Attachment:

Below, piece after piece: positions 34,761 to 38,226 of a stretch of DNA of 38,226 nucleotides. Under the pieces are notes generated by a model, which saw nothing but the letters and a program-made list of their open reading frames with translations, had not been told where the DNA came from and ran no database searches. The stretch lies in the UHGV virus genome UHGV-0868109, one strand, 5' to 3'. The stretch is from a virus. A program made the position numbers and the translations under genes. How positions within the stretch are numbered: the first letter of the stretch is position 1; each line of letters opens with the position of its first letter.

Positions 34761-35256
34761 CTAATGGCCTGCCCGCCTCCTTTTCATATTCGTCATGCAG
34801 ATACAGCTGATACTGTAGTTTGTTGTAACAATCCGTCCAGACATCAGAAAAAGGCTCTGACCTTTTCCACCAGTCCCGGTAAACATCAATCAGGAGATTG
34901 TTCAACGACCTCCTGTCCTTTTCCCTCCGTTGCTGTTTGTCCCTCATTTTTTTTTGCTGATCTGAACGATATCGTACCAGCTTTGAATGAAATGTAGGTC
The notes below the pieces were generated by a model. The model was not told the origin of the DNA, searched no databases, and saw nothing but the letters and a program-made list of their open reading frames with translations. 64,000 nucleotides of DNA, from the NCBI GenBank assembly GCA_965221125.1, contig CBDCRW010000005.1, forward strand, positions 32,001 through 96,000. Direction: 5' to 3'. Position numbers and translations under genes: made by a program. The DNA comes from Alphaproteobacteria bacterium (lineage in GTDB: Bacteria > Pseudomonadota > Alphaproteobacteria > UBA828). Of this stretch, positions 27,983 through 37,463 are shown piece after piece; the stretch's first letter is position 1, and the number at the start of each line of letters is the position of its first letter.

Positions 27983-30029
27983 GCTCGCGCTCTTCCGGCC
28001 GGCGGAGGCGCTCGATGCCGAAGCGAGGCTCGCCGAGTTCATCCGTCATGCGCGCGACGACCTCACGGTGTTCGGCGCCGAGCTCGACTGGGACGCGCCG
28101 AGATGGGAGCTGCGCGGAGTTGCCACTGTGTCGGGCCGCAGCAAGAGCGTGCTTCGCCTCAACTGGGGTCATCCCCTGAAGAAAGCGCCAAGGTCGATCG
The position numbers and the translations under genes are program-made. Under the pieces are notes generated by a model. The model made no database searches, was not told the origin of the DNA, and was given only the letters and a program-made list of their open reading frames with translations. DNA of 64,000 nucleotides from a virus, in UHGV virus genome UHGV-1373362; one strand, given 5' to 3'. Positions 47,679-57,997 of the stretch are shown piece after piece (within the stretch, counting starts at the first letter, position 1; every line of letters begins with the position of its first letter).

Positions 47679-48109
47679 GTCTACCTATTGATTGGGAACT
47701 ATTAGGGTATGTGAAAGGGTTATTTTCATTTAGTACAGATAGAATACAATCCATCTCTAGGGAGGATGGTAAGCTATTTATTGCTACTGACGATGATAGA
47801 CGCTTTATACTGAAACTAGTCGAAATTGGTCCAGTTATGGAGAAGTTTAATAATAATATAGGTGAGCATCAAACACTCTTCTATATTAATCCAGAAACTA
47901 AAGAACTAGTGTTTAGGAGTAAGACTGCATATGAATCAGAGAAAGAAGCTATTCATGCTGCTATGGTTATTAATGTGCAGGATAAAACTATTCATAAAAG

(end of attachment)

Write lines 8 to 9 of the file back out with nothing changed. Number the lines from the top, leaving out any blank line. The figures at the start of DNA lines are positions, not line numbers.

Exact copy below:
27983 GCTCGCGCTCTTCCGGCC
28001 GGCGGAGGCGCTCGATGCCGAAGCGAGGCTCGCCGAGTTCATCCGTCATGCGCGCGACGACCTCACGGTGTTCGGCGCCGAGCTCGACTGGGACGCGCCG